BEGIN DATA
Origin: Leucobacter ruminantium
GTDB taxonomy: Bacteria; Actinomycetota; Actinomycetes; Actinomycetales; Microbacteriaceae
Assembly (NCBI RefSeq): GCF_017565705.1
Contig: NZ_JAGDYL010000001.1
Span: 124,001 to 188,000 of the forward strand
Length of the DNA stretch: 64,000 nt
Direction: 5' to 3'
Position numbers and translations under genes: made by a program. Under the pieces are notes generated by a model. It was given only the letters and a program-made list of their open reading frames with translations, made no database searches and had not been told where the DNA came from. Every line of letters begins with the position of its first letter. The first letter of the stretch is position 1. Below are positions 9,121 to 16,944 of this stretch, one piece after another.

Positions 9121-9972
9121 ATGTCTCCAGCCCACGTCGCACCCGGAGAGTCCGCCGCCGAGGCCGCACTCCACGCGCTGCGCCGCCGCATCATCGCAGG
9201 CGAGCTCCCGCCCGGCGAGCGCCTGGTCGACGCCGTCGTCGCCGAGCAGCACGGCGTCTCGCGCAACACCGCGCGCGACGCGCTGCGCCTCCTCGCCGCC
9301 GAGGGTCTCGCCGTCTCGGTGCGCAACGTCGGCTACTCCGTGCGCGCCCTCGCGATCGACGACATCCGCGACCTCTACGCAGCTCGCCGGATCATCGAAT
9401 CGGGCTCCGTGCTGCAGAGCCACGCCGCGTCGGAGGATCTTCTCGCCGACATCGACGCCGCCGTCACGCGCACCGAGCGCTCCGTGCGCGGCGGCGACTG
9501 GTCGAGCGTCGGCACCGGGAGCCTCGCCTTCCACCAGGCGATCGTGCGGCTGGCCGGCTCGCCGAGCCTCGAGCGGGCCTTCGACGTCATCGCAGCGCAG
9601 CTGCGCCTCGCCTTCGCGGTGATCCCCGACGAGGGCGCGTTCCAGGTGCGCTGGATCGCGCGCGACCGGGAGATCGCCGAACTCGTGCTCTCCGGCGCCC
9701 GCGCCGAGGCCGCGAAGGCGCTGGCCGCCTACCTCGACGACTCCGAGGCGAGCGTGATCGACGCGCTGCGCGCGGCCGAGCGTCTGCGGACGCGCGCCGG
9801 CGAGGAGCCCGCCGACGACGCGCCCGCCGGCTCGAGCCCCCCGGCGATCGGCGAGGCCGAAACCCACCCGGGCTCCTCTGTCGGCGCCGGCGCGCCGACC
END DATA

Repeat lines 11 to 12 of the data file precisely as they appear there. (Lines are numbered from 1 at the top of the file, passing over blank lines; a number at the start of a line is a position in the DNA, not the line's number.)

9201 CGAGCTCCCGCCCGGCGAGCGCCTGGTCGACGCCGTCGTCGCCGAGCAGCACGGCGTCTCGCGCAACACCGCGCGCGACGCGCTGCGCCTCCTCGCCGCC
9301 GAGGGTCTCGCCGTCTCGGTGCGCAACGTCGGCTACTCCGTGCGCGCCCTCGCGATCGACGACATCCGCGACCTCTACGCAGCTCGCCGGATCATCGAAT